ALVAREZ Maria Del Pilar
Precipitation/dissolution of marine evaporites as determinants in groundwater chemistry in a salt marsh (Península Valdés, Argentina)
ALVAREZ MARÍA DEL PILAR; CAROL, ELEONORA; BOUZA, PABLO J
ELSEVIER SCIENCE BV
Lugar: Amsterdam; Año: 2016 vol. 187 p. 35 - 42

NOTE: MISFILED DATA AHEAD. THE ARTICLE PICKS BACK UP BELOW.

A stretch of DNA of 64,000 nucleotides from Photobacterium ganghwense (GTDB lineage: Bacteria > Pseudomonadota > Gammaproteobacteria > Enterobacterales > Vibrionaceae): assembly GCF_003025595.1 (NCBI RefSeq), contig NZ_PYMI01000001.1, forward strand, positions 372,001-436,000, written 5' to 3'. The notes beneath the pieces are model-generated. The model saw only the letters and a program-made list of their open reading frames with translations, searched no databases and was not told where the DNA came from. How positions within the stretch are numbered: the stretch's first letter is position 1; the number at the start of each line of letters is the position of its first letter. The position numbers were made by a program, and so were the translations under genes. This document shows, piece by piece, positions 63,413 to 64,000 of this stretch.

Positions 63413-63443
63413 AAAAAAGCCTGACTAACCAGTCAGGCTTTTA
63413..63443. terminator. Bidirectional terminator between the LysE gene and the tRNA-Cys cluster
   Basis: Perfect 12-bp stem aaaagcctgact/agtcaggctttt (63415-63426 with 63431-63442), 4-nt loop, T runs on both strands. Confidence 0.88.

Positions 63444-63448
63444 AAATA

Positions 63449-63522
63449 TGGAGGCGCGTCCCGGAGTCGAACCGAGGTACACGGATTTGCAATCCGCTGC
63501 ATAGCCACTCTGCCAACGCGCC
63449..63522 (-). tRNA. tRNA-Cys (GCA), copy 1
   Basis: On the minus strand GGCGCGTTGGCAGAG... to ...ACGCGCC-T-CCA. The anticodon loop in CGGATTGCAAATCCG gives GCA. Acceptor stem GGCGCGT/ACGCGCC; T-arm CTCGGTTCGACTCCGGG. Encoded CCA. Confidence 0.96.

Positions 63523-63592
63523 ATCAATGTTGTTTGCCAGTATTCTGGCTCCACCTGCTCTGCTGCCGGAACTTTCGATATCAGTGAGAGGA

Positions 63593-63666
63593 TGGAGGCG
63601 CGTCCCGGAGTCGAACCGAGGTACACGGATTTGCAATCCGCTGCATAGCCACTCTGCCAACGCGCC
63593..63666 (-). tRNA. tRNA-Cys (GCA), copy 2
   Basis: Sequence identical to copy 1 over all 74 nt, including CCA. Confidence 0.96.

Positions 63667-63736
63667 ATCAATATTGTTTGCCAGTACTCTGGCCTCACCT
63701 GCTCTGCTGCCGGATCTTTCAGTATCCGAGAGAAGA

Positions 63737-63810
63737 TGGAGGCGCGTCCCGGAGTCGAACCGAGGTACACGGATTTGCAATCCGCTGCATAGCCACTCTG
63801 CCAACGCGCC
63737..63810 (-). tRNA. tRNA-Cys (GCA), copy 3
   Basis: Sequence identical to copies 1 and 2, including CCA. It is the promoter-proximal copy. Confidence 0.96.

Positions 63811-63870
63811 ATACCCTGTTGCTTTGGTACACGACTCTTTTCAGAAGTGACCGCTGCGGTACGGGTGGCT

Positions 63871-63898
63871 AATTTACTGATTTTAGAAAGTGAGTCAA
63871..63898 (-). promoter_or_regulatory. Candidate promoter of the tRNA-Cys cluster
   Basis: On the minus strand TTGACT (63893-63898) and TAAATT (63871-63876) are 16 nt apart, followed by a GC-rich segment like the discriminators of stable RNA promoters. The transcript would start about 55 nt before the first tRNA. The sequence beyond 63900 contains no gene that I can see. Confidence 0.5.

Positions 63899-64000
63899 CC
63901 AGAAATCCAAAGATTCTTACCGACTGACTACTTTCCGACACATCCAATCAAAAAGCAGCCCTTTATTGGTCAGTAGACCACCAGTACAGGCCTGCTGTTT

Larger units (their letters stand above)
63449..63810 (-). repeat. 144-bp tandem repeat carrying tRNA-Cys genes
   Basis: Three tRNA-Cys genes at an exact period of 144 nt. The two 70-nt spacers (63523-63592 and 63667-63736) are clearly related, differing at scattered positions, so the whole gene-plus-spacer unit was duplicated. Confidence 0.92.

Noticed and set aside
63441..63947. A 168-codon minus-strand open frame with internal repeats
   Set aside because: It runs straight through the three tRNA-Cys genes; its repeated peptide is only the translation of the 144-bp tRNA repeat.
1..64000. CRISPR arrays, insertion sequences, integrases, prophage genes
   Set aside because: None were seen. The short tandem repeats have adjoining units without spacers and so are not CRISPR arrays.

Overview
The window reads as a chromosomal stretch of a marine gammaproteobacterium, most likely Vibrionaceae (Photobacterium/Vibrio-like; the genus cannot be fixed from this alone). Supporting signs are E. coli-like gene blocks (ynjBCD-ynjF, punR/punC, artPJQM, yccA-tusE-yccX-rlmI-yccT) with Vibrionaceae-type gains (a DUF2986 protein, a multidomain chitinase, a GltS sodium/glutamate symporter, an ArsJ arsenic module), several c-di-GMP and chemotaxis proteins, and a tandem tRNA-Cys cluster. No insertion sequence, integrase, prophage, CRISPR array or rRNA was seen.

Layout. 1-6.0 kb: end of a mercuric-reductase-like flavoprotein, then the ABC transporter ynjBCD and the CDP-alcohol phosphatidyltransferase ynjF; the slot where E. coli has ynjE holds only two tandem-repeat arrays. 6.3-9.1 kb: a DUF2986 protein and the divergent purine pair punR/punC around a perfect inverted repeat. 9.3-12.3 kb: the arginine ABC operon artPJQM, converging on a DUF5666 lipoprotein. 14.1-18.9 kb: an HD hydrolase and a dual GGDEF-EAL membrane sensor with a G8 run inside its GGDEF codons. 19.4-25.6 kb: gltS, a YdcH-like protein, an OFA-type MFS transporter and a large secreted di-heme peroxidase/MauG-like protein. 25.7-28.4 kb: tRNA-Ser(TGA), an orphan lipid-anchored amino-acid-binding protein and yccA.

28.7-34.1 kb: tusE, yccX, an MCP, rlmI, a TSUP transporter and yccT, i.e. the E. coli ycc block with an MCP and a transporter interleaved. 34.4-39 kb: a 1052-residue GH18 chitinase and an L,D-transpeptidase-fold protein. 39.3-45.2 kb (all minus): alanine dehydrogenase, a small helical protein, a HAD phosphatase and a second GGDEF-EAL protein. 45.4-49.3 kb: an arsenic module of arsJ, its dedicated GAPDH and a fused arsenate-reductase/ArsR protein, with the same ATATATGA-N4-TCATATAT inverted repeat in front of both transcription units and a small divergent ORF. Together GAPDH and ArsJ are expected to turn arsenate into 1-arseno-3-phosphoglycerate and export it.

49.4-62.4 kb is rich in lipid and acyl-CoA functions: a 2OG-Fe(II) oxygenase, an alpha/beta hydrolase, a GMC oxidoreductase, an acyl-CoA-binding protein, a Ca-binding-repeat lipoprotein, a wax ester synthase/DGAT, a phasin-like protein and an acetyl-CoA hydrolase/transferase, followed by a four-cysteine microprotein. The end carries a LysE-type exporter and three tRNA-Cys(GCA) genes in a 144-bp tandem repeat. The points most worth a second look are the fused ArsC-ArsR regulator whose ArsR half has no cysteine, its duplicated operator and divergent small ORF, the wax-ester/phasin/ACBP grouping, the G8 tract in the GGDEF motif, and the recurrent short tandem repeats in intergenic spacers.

Evaporites are mineral facies frequently occurring in salt marsh environments in arid climates. Considering that groundwater and soil salinity play an important role in the development of salt marsh ecosystems, the aims of this work are to study the occurrence and precipitation/dissolution processes of evaporites of marine origin and to evaluate how such processes influence groundwater chemistry in the Fracasso Beach salt marsh (Península Valdés, Argentina). Groundwater and seawater samples were collected for isotopic and chemical analysis. Ionic speciation and saturation indices were estimated, and the modelling of theoretical seawater evaporation was undertaken. The estimation of the isotopic variations due to evaporation was carried out according to an analytical model. To study the evaporites, soil salt crust samples were collected in the different sectors of the marsh and then observed in a scanning electron microscope with an X-ray energy-scattering micro-analyzer. The evaporite minerals occurring in different areas of the salt marsh show that there are changes in the dominance and type of evaporites depending on the topographic height. In the most elevated areas, abundant halite and gypsum/anhydrite precipitates are registered, accompanied by epsomite and bischofite, whereas in the lower salt marsh, mainly halite can be observed and, to a lesser extent, gypsum and scarce epsomite. The dissolution of all the evaporites is verified in the groundwater chemistry; the results show that the process of precipitation/dissolution of marine evaporites is the main determinant of groundwater salinity in the Fracasso Beach salt marsh. The variation in ion content registered within the salt marsh is related to the recurrence of the tidal flooding in each sector, as it renews the groundwater. This indicates that in the highest sectors the evaporation percentages are higher, and it confirms that the occurrence of evaporite minerals is determined by their closeness to the sea, the topographic height and, therefore, by the flooding frequency.